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Jobs in the Trades are Plentiful


Northeastern Pennsylvania - Pat O’Neil considers himself a jobs pipeline for students graduating from Johnson College in Scranton to his company’s payroll almost right after graduation.



“We have had a few students who come from that program and they become quite successful,” said O’Neil, a senior project manager with Johnson Controls, who has students come directly into the workforce. The international company with offices in Pennsylvania builds automation systems as well as HVAC systems for manufacturing and production facilities.


O’Neil, who also teaches in the trades program at Johnson College part-time, said classes are full and students are able to quickly find work when they graduate.


The reason? Those who have jobs skills in the ‘trades’ or ‘dirty jobs,’ so-to-speak, are in high demand no matter the location or economic conditions – even during a pandemic, which has seen an economy shed jobs like crazy.


The number of skilled trade jobs in the United States that are currently available is far outpacing the number of jobs available, according to analysis complied by PeopleReady, an industrial staffing agency. The agency found there’s simply a staffing shortage of people in the ‘skilled trades’ – people like plumbers, HVAC, electricians, carpenters and roofers.


And that’s a short list.


“The skilled trades are in dire need of workers right now, with a particularly high demand for apprentice-level and skilled labor positions. These are steady, well-paying jobs that hold a bright future, even in an unpredictable economic climate,” said Jill Quinn, executive leader of PeopleReady Skilled Trades. “For the millions of Americans who are struggling in their job hunt right now, our message is simple: Consider a career in the skilled trades.”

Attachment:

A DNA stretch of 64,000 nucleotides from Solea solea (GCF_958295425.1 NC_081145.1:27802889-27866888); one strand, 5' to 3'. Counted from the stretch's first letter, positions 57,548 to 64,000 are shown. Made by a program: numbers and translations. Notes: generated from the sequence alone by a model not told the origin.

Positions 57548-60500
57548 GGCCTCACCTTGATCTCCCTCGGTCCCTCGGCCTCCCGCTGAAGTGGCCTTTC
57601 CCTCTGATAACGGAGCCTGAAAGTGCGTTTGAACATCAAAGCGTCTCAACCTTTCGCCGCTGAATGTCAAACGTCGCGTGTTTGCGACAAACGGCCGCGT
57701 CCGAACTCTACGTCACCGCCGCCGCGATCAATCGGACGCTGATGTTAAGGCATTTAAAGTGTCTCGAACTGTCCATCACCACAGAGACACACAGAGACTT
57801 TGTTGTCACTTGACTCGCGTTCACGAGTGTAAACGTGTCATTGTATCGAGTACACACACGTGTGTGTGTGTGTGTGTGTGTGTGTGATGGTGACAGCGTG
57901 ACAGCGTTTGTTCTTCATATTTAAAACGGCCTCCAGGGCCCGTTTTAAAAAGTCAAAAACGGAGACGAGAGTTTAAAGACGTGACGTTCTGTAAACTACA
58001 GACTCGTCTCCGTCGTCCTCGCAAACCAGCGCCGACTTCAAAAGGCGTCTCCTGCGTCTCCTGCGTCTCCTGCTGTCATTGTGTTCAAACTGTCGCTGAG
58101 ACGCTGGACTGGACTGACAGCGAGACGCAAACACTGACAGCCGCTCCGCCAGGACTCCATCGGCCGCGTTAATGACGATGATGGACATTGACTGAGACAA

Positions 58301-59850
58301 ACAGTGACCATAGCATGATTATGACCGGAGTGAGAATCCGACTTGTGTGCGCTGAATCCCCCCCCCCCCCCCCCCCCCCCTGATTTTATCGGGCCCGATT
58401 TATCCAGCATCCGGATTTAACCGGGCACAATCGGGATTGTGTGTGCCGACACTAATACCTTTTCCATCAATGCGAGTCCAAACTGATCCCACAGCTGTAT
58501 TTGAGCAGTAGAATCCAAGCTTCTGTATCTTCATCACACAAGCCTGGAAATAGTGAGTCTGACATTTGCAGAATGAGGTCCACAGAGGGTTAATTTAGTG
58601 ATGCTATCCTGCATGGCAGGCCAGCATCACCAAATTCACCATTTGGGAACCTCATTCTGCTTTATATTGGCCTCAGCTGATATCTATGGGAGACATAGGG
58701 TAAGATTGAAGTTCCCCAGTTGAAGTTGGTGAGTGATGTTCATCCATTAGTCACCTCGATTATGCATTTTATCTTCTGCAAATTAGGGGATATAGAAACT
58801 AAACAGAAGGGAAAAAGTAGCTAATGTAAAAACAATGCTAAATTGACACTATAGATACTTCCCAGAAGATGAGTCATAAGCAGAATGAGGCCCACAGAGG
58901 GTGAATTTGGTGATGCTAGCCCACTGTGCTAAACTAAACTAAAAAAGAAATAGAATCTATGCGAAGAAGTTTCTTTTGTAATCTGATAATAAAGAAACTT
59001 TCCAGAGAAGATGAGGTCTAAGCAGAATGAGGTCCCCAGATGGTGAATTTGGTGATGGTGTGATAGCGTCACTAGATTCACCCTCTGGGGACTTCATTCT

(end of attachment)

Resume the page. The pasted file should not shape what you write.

Dana Healey, career services manager for Johnson College, said as quickly as students leave the program, a job is almost certain.


“Every day, a different employer will call me to say they have openings,” she said. “Every day. The demand is that high.”


She said demand is high because graduates are trained in industries that are essential.


“Refrigeration, plumbing, electrical. It’s all there regardless of the industry,” she said. “And during a pandemic, hospitals are using life-saving equipment and our graduates are fixing that equipment when it breaks. We are necessary in many facets of life.”


Healey said their recent career fairs are typically packed with employers looking for graduates. A March career fair featured more than 60 employers. She said Johnson College has a high placement rate for just about all of its programs. She said in the medical trades, there’s almost 100% placement.


“It’s successful because it’s necessary,” she said. “It’s kinesthetic learning. If you like to work with your hands, it’s for you. And it’s lucrative everywhere. There’s nowhere where you can’t get a job. When the world shut down for a pandemic, our graduates were still working. When everyone was working from home, our graduates were working in manufacturing to make sure the trucks were running to deliver the toilet paper.”


Dr. Bradley Webb, dean of engineering technologies at Penn College of Technology, said across the college, there’s a 98% placement rate because of the demand.


“They are scooped up pretty quick,” he said. “If they want to find a job, there’s likely one that will be there for him.”

Dr. Webb said there’s always been a ‘strong demand’ from the industry for skilled trades.


“We have difficulty getting 17 and 18-year-olds in the door to consider these careers,” he said. “Many people in the public don’t view the trades as a college degree. But that’s starting to change.”


While there are certificate and associate degree programs, students can get a bachelor’s degree in automation engineering technology or construction management.


“Diesel technology is a great example. On average, there’s 12 computers on a big rig and so the technician not only has to be a mechanic, but also must be an IT troubleshooter. There’s a lot of advanced technical skills that are needed and most people don’t see that,” he said.


Dr. Webb said many parents don’t see ‘blue-collar’ jobs like ‘white-collar’ jobs even though some blue-collar jobs can pay more.


He said the demand will only increase.


“Covid-19 has only shown where these jobs are,” he said. “The term ‘essential workers’ is getting kind of old now, but when we closed last March, a large percentage of our students went to work full-time. We still needed plumbers, HVAC technicians and electricians. None of that stuff stops. And that’s going to continue.”

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